Thursday, March 25, 2010

Holy Bananas! That's one long post!

The next logical step in this blogging thing would probably be to explain how I got here (not in a birds-and-the-bees kind of way... a clinical, oncology sort of way). So, here we go. (This is the insanely short version.)

In December 2008, I was diagnosed with a kind of cancer called Chronic Myeloid Leukemia.  It was caught by a blood test ordered by my allergist after she couldn't figure out why I had a recurring rash on my face. Remind me to tell you the story of my diagnosis someday. It's a real hoot. NOT.

CML, as it will henceforth be known, is typically found in 55 year old (and up) MEN. Right. As terrifying as a diagnosis of leukemia was, the reassurance came in the discussion of treatment. CML is treated with an oral chemotherapy (targeted therapy to be exact) agent called Gleevec. It comes in pill form and I started taking it within four days of diagnosis. Gleevec was both a magic pill (and a BLESSING) and a huge drag. I started taking it in the hospital and it worked immediately while also making me yak my brains out (hey, this is a cancer blog, TMI is assumed). Gleevec has only been on the market for treatment of CML for about ten years, which makes it that much more amazing. Before that time, patients endured a variety of nasty therapies, bone marrow transplant (the only curative measure) included. Gleevec was the first treatment to work on the cells carrying the Philadelphia Chromosome (CML causing cells) without debilitating the patient. G also took CML from the realm of "you are very fucked if you get this" cancer to almost chronic disease.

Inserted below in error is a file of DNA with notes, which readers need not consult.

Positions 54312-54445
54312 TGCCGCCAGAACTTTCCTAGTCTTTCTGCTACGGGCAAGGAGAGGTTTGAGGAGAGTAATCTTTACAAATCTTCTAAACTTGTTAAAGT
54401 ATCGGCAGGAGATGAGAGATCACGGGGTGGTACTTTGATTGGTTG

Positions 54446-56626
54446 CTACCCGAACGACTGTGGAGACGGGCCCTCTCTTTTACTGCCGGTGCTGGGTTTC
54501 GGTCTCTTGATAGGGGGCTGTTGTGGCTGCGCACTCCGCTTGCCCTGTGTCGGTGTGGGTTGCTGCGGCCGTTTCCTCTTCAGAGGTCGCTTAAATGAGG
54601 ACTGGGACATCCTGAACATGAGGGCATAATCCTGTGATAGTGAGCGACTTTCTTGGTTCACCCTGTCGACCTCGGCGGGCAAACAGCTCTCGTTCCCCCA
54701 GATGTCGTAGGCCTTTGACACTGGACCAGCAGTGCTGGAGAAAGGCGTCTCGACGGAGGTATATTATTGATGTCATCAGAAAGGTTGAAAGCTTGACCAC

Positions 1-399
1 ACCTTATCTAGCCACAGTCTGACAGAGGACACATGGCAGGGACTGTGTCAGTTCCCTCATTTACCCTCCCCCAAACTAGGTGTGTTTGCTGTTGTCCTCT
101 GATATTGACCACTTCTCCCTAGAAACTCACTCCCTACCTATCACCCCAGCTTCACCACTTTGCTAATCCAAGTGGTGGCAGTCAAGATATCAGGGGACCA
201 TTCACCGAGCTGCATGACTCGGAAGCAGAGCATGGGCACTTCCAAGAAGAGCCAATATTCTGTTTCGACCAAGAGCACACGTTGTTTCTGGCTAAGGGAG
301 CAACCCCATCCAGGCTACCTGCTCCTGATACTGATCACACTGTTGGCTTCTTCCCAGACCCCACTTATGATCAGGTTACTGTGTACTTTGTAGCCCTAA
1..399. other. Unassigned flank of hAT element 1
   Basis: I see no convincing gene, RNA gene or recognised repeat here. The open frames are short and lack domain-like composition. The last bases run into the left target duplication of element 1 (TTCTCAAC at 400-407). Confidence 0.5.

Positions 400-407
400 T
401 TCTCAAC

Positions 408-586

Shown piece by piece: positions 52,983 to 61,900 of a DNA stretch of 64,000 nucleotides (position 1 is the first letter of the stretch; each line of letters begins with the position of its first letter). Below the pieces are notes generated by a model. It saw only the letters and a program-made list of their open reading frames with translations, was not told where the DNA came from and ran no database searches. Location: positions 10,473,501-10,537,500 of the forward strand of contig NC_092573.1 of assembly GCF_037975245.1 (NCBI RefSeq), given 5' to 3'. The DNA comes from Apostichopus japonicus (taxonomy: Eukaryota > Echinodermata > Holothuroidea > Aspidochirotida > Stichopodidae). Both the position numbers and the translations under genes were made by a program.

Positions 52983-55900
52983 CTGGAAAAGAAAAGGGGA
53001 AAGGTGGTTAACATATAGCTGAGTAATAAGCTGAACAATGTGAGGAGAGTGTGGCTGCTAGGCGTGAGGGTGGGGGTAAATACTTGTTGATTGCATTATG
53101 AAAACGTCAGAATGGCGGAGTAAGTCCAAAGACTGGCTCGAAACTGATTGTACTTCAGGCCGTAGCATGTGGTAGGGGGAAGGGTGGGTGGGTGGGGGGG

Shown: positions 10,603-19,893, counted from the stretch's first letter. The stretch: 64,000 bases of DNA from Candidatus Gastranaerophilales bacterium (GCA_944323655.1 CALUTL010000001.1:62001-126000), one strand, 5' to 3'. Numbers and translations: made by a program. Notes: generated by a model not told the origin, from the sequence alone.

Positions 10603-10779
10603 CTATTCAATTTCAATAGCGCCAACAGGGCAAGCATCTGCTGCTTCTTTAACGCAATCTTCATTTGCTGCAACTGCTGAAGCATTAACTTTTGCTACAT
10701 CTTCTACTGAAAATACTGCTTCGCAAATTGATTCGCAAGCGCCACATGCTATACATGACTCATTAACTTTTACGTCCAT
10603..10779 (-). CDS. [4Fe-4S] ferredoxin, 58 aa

Basically, leukemia causes an elevated white blood cell count and Gleevec began lowering mine within the first 48 hours and I reached 'normal' levels within 6 weeks.  I spent about 11 months on Gleevec and during that time I was pulled off of the drug for a variety of reasons, nausea, thrombocytopenia, or low platelet counts, being the most nagging of the reasons. More on those issues later.

In November of 2009, I underwent my second bone marrow biopsy (the first was done a few days after my initial diagnosis to confirm CML) which revealed some inconsistencies in my bone marrow. Basically, CML is caused by a gene called the Philadelphia Chromosome (ironic, eh?), or Ph+, and when they do bone marrow biopsies, my doctors are able to track my disease based on the presence of this chromosome. Two of the tests for the Ph chromosome came out with wildly different results. Based on these findings, I was sent to a doctor at MD Anderson Cancer Clinic in Houston, TX. After four months of what can only be described as an insurance company clusterfuck (whew, I like that word. sorry, mom), we made it down to Houston with my amazing and unbelievably supportive parents.